The Winds of Recovery are Blowing Across the Nation By Heather Zichal

The American Wind Energy Association (AWEA) released their 4th Quarter 2009 industry assessment, in which they credited the American Recovery and Reinvestment Act (ARRA) with almost solely turning a potential decline into historic growth in the U.S. wind industry.

According to their press release:

Early last year, before [ARRA], the industry anticipated that in 2009 wind power development might drop by as much as 50% from 2008 levels, with equivalent job losses. The clear commitment by the President to create clean energy jobs and the swift implementation of ARRA incentives by the Administration in mid-summer reversed the situation. Recovery Act incentives spurred the growth of construction, operations and maintenance, and management jobs, helping the industry to save and create jobs in those sectors and shine as a bright spot in the economy.

ARRA included more than $80 billion in clean energy investments. Through these investments, American companies and American workers are involved in unprecedented growth in the generation of renewable energy, expanding manufacturing capacity for clean energy, advancing vehicle and fuel technologies, and building a bigger, better, smarter electric grid… all while saving and creating jobs here at home. Some of the direct benefits this report identifies include:

* The nation’s fleet of wind farms grew by 39% last year alone.
* America’s wind power fleet will avoid an estimated 62 million tons of greenhouse gases annually, equivalent to taking 10.5 million cars off the road.

This report is good news, and it is consistent with the clean energy jobs numbers recently released by the President’s Council of Economic Advisors. Across the country, communities are beginning to establish the clean energy industries that will power the 21st century global economy. Just last week, President Obama got to see firsthand how clean energy investments are putting people to work during his visit to the Wind Turbine Manufacturing and Fab Lab facilities at Lorain County Community College (LCCC) in Elyria, Ohio. LCCC is offering the first associate’s degree credit program in Ohio in the burgeoning field of wind turbine power generation. This program will train students to become installation and maintenance professionals in the wind energy sector. The new associate’s degree program will cover an overview of alternative energy sources, with specialized training in electronics, electronic controls, mechanical systems and more.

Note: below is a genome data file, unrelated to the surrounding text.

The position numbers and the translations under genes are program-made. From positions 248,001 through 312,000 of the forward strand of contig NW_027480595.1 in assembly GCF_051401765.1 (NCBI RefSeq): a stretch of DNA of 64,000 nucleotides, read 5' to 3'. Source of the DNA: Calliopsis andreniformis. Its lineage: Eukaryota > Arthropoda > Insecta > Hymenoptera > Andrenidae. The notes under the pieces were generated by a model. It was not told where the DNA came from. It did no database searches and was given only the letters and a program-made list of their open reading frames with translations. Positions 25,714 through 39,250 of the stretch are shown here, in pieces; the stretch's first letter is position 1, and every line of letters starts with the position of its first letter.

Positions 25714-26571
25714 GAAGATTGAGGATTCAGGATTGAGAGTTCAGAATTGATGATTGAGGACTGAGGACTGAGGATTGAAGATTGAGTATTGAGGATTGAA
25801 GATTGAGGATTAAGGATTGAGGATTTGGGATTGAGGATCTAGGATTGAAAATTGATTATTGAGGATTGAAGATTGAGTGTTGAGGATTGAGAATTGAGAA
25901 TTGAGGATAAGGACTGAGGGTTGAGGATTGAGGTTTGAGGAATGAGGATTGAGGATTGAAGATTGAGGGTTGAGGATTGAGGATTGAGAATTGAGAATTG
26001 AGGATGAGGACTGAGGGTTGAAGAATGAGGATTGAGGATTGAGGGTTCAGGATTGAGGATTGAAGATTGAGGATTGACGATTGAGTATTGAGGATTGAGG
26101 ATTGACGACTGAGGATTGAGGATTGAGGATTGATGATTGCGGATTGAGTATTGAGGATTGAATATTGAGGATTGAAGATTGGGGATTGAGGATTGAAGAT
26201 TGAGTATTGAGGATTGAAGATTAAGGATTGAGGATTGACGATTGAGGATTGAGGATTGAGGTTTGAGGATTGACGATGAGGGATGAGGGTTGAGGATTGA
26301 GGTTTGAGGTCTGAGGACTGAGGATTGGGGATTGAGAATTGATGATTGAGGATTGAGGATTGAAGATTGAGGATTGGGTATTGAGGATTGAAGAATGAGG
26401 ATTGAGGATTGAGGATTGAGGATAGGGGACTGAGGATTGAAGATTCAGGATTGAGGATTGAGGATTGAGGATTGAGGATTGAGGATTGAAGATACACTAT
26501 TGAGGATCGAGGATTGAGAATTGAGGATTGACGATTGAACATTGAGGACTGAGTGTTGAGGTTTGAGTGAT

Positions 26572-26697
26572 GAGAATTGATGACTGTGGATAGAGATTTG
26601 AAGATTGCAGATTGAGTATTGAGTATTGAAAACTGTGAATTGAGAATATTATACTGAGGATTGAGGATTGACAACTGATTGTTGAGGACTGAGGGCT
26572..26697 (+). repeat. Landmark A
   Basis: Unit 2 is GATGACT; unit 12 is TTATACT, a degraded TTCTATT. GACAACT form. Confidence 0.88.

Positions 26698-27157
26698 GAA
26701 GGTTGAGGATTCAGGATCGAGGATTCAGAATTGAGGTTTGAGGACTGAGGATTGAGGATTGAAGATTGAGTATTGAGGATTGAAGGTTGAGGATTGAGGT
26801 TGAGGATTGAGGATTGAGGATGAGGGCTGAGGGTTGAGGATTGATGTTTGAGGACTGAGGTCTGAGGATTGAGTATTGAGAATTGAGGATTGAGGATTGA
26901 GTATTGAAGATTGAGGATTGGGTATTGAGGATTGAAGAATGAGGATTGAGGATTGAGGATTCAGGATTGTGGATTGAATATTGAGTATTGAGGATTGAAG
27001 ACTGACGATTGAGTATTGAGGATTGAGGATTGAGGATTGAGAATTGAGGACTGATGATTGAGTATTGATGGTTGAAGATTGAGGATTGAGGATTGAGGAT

During the visit, the President spoke on the undertapped potential for clean energy jobs:

That’s why I’m calling on Congress to pass a jobs bill to put more Americans to work building off our Recovery Act; put more Americans back to work rebuilding roads and railways; provide tax breaks to small businesses for hiring people; offer families incentives to make their homes more energy-efficient, saving them money while creating jobs.

That’s why we enacted initiatives that are beginning to give rise to a clean energy economy. That’s part of what’s going on in this community college. If we hadn’t done anything with the Recovery Act, talk to the people who are building wind turbines and solar panels. They would have told you their industry was about to collapse because credit had completely frozen. And now you’re seeing all across Ohio some of the — this state has received more funds than just about anybody in order to build on that clean energy economy — new cutting-edge wind turbines and batteries that are going to be going into energy-efficient cars.

Almost $25 million of our investment went to a plant right here in Elyria that’s helping produce the car batteries of the future. That’s what we’re going to keep on doing for the rest of 2010 and 2011 and 2012, until we’ve got this country working again.

The AWEA assessment shows the solid progress made over the last year, but there is still more to be done to both ensure a long-term market signal for renewables and to ensure the U.S. is the global leader in clean energy technology. To achieve this goal, Congress must pass comprehensive energy and climate legislation to make renewable energy the profitable kind of energy and provide business with the certainty and predictability they need. The House of Representatives has already passed such legislation and the Senate is working to do the same. The President will continue to make passage of legislation a top priority given its benefits for our economy, our security and the environment.

Heather Zichal is Deputy Assistant to the President for Energy and Climate Change